Genalguacil, a village of 471 inhabitants in the Valle de Genal, in the middle of Andalucía, Spain’s southernmost region, lies at the very margins of Europe. It is one of the “white villages”, renowned for their whitewashed walls and listed as one of the most beautiful villages of Spain, yet over the last 60 years it has lost two thirds of its population. 

Since 1994, the municipality has been struggling against this trend by commissioning public artworks to populate the entire village and attract forms of tourism more sustainable than the Costa del Sol’s mass tourism, with all its disastrous side effects. The village has made contemporary art, tradition, culture and nature fundamental pillars for its development and transformation, as well as a growth model that generates opportunities and values for the residents of the town. 

Its biennial art event, Encuentros de Arte, founded in 1994, achieved widespread recognition and led to the founding a decade later of the Genalguacil Pueblo Museo which has garnered national awards and international notices for many aspects of its operations, notably best practices, innovations and advancing sustainability through culture. As these institutions have become more professional, Genalguacil’s reputation as a cultural destination has countered the depopulation trend and demonstrated to the regional population that values driven cultural engagement is a vital future oriented strategy.

Genalguacil has reconceived itself — and not just as a success story, though it certainly is one. The village now operates as a pilot — an open model for exploring how a local, rural economy can foster new artistic and cultural capacities in ways that transform it into a hub for sustainable innovation. ‘Encuentros de Innovacion’ are grounded in an approach that connects art, tradition, culture and nature.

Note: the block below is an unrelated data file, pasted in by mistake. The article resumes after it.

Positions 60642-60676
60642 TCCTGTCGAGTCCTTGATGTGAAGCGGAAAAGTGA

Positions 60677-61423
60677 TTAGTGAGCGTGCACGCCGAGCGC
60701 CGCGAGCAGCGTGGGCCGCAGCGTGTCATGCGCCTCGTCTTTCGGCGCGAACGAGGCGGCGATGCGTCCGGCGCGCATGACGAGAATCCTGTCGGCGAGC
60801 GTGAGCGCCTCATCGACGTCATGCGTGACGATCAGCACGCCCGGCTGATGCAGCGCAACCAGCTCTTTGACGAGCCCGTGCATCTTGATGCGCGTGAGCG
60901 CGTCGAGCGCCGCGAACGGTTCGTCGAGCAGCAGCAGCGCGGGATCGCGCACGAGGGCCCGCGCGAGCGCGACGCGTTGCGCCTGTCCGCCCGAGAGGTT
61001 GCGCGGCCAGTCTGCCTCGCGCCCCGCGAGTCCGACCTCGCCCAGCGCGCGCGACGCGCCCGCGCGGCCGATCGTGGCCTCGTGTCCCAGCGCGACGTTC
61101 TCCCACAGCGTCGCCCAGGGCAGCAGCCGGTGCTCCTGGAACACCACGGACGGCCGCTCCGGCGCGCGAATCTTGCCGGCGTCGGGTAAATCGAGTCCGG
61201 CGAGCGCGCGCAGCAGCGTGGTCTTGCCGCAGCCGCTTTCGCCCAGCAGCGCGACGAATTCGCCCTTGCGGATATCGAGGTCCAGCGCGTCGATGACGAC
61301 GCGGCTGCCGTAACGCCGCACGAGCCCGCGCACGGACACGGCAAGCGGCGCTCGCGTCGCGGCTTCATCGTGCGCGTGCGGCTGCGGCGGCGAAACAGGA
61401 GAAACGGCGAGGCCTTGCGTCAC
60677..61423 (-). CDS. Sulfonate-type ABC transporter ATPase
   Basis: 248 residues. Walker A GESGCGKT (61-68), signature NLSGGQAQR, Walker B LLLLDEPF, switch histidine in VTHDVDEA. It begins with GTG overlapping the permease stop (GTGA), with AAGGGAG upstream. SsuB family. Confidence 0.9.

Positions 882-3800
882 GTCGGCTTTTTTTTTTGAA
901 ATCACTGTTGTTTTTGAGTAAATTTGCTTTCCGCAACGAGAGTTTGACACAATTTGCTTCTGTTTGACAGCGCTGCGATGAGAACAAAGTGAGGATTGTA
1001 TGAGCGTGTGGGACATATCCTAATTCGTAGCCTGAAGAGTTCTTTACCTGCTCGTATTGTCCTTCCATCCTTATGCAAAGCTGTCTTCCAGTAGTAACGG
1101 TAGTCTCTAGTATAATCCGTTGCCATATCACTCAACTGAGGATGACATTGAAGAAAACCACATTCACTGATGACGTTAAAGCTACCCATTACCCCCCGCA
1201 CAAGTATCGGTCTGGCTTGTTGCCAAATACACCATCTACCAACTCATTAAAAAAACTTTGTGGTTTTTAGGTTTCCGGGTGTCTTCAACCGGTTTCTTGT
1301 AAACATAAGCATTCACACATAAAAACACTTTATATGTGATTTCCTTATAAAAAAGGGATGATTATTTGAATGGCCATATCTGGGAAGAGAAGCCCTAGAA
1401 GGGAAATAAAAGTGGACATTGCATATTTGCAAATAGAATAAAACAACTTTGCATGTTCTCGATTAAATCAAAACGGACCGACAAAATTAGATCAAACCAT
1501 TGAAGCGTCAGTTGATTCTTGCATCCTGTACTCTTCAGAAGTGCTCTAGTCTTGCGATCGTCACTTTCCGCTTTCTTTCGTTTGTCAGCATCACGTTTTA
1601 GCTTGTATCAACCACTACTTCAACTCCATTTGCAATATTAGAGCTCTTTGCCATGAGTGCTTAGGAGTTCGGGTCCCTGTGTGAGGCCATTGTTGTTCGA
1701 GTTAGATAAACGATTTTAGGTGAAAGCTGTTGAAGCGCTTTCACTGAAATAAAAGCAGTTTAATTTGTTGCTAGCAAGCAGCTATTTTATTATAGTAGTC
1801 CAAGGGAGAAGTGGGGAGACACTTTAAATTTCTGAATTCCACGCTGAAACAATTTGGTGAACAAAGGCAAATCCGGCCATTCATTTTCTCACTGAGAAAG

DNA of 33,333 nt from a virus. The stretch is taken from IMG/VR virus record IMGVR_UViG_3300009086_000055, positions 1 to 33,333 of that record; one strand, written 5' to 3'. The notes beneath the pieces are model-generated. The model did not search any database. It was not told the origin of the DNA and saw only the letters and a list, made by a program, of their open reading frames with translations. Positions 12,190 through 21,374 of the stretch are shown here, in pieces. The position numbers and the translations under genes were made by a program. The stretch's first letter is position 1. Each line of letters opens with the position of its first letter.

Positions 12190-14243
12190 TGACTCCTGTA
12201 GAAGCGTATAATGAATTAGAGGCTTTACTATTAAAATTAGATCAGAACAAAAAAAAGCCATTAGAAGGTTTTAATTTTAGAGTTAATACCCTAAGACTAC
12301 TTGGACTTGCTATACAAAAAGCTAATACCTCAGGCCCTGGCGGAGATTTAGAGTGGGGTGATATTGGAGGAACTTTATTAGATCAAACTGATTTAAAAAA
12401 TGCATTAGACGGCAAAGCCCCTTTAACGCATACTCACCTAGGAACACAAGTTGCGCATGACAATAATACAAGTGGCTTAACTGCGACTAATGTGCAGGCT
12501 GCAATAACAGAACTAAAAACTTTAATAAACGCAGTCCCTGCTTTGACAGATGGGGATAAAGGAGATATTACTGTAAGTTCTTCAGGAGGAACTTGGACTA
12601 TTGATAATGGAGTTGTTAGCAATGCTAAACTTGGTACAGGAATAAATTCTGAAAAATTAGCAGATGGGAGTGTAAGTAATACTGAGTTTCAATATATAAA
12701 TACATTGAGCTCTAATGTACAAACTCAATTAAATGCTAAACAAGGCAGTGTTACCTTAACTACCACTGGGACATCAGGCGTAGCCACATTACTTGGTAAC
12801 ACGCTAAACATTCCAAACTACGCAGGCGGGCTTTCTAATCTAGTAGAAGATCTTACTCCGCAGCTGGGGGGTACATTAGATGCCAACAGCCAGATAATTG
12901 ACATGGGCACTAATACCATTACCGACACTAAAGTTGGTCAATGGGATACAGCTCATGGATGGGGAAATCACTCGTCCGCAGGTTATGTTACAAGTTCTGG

It places local knowledge at the heart of reframing innovation, co-creating processes to unlock local knowledge, foster confidence and ambition for collective entrepreneurial action. ‘Encuentros de Innovacion’ is a partnership with FAMP, who lead the Andalucía Green-Deal Committee — providing the territorial roadmap for the Green Deal in Andalusia with more than 80 members including city councils, provincial councils and private sector companies, focusing their action on energy efficiency and circular economy, digitization and sustainability. This partnership connects with citizens at a local level and policy makers at a local, regional and national level.

The PACESETTERS pilot project in Genalguacil will focus on a rural innovation hub in order to explore, recreate and renew the many relationships between art, nature and cultural heritage in the face of the climate transition. The Genalguacil lab conducts a series of experiments referring to case studies bundled as ‘Decentralised Architectures’. The Genalguacil Real-world laboratory will create ‘puntos de encuentros’ — driven by art and design practices to co-create a collective learning by doing spaces — the spaces focus on learning as process of unlocking and combining knowledge for innovation they are temporary and distributed. 

The ‘puntos de encuentros’ shall include civil servants, neighbours and creative practitioners accompanied by cross-discipline researchers. Bringing together activities and artefacts to interrelate and disrupt heritage and territorial expertise with new technologies and art and design practices. The lab directly relates to the three elements of Decentralised Architectures and does so by exploring the why and how of making avant-garde business ideas through the needs of the practices of everyday life. The Genalguacil Real-world laboratory connects at community and territory level to foster ambitions for new approaches to entrepreneurship while supporting policy makers in renewing regulation frameworks for innovation. In addition, making visible the role of rural regions — as a catalyst for reframing the innovation narrative for the tripe transition.